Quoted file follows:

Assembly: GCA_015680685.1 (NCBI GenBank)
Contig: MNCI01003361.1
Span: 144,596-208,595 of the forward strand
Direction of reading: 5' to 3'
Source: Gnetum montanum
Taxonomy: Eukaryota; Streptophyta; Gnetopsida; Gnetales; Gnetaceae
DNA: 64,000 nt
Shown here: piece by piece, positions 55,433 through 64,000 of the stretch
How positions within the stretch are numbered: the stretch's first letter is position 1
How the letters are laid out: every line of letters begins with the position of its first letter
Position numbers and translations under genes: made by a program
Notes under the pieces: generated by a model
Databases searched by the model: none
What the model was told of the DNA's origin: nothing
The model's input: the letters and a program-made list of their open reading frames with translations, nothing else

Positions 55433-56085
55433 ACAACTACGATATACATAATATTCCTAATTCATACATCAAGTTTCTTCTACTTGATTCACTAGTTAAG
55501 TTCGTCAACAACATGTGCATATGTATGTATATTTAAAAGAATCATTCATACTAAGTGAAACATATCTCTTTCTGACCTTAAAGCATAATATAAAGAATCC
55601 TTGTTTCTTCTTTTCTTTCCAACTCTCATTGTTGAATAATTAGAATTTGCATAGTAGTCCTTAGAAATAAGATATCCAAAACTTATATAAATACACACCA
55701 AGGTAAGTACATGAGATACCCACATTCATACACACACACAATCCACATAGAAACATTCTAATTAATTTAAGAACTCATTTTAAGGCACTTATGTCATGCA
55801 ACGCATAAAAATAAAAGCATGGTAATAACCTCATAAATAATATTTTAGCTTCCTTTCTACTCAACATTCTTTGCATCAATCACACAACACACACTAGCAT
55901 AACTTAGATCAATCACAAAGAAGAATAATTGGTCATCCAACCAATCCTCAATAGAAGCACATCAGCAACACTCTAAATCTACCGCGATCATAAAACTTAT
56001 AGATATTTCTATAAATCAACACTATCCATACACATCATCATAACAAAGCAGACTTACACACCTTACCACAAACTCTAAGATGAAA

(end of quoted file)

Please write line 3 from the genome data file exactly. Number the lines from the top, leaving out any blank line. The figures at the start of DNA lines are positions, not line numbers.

Span: 144,596-208,595 of the forward strand